"Our launch in Yangon, the country's commercial center, is driven primarily by client interest, which has intensified significantly in recent years, as well as by the country's projected long-term economic outlook," Ramachandra said in the firm's press release. "In addition, our team has built a strong relationship with Myanmar and its government, as a result of working closely with the Attorney General's Office for many years. This is a natural next step for us. We intend to build a significant local contingent of experienced attorneys and consultants, supported by the infrastructure of an international law firm, to make our clients' Myanmar plans a reality."
The office will launch with 10 local senior and junior practitioners, "including multiple former judicial officers, practicing in a range of commercial and regulatory areas," the press release said.
Duane Morris entered Singapore in 2010 with the formation of its joint law venture with Selvam LLC, creating Duane Morris & Selvam.
Asked if there was any concern about opening an office in a country that had, until recently, been so isolated, Soroko said there wasn't.
"Myanmar wants to open itself up to economic and investment activity," he said. "We talked extensively with the Myanmar attorney general before [making this move] and it was done very much at his invitation. We're very comfortable there."
Asked whether Duane Morris relished its role of going against conventional Am Law 100 strategy in Asia — namely using China as a base of operations — Soroko said there was value, beyond strategy, in going against the norm. He said the firm's backdoor strategy "sure has worked for us," but added that "I'll never say we won't be in China someday."
"I don't know if we relish that role, but [if you talk to outside legal consultants] they will tell you the biggest failure of most firms is the failure to differentiate," Soroko said. "The practice we have in Asia is a nice differentiator," because it offers clients something other firms don't have.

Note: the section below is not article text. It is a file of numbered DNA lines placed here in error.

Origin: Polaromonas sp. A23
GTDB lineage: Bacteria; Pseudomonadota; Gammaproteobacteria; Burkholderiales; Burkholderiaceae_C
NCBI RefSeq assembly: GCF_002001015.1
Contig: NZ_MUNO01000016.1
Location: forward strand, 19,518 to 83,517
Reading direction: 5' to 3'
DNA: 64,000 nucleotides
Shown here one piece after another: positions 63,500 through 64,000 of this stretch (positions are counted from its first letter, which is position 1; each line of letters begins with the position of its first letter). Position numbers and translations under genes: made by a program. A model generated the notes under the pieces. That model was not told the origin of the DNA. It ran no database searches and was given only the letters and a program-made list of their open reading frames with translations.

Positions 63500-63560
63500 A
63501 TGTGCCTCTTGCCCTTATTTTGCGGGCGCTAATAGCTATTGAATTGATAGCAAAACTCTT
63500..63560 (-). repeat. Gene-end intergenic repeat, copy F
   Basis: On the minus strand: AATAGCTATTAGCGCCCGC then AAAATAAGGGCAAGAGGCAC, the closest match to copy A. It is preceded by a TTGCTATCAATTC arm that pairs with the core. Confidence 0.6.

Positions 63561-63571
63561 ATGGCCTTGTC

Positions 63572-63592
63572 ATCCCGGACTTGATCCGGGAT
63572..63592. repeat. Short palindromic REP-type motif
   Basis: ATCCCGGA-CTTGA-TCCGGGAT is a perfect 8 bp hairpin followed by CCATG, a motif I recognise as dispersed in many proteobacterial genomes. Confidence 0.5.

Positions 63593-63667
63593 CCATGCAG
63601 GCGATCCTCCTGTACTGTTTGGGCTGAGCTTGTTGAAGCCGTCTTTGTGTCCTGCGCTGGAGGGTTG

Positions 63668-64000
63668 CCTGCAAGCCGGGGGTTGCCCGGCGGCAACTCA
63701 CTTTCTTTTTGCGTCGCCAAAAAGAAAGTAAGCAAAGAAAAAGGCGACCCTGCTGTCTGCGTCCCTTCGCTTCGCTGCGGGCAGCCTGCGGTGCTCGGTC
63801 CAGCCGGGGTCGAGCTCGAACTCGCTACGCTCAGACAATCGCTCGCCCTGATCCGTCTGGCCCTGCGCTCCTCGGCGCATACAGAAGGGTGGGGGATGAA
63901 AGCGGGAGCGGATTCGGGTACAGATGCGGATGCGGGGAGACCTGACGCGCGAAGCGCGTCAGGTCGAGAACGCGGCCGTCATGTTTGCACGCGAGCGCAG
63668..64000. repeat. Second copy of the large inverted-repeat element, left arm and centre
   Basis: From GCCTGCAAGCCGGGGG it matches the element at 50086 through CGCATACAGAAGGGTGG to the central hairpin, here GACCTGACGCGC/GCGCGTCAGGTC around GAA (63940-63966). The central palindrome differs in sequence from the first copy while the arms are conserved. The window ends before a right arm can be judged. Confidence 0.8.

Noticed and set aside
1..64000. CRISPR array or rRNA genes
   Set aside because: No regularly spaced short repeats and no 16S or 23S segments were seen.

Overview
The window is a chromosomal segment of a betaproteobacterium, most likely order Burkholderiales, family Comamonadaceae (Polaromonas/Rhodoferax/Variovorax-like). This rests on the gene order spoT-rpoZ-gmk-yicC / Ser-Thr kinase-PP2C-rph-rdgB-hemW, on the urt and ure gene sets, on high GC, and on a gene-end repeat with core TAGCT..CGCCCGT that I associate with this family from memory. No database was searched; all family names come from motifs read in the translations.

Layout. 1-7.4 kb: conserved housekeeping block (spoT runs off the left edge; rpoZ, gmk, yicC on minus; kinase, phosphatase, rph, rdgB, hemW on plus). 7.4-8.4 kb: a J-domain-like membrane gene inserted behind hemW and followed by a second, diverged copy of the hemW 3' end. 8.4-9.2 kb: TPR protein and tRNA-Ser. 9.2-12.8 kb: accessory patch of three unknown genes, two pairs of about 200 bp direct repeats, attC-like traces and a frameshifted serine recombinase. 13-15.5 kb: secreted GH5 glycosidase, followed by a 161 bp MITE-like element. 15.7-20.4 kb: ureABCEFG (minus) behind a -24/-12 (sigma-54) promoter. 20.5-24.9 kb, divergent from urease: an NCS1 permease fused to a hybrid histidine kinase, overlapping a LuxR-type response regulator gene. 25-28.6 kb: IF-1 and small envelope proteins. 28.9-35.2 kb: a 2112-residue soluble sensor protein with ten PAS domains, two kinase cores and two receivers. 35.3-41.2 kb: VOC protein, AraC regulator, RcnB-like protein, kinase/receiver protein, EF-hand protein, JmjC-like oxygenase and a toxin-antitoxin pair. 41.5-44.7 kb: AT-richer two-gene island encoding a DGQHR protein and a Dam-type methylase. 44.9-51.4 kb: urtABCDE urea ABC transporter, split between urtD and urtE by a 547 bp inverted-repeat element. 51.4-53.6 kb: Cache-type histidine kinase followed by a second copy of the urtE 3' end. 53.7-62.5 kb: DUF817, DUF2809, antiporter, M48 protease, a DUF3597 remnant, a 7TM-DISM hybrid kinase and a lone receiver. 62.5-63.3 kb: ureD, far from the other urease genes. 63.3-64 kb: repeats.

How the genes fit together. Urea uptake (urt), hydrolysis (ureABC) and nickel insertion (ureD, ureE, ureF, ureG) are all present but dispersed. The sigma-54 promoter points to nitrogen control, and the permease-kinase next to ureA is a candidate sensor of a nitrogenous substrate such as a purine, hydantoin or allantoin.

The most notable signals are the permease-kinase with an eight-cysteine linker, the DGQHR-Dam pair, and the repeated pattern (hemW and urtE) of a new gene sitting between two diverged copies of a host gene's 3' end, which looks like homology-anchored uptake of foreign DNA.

If you're in all the same places where all the other firms are, Soroko asked, what are you offering the client that's different?
Asked to put a dollar figure on the new office, Soroko said he wasn't prepared to do that.
"But it's off to a solid start," he said.
Since the 2010 election of Myanmar's first quasi-civilian government, several measures have been enacted to help bring the country out of isolation. In November 2012, President U Thein Sein signed a new Foreign Investment Law, allowing overseas firms to fully own ventures, offering tax breaks and defining longer-than-typical land lease periods. According to Duane Morris' press release, Myanmar's economy grew approximately 6.5 percent in fiscal year 2012-13, and growth is expected to accelerate, according to an International Monetary Fund survey. Myanmar received a total of $810 million in foreign investment from 11 countries in the first quarter of 2013, the firm said in its press release.
The Myanmar office comes just a few months after Duane Morris expanded into Oman. In March, Duane Morris opened an office in Muscat, Oman, through a joint venture with Al Mashaikhi and Partners Law Firm.
Soroko told The Legal in March that any economist would say economic growth is occurring outside of the United States. For Duane Morris, he said at the time, the focus is "in the developing rather than the developed world."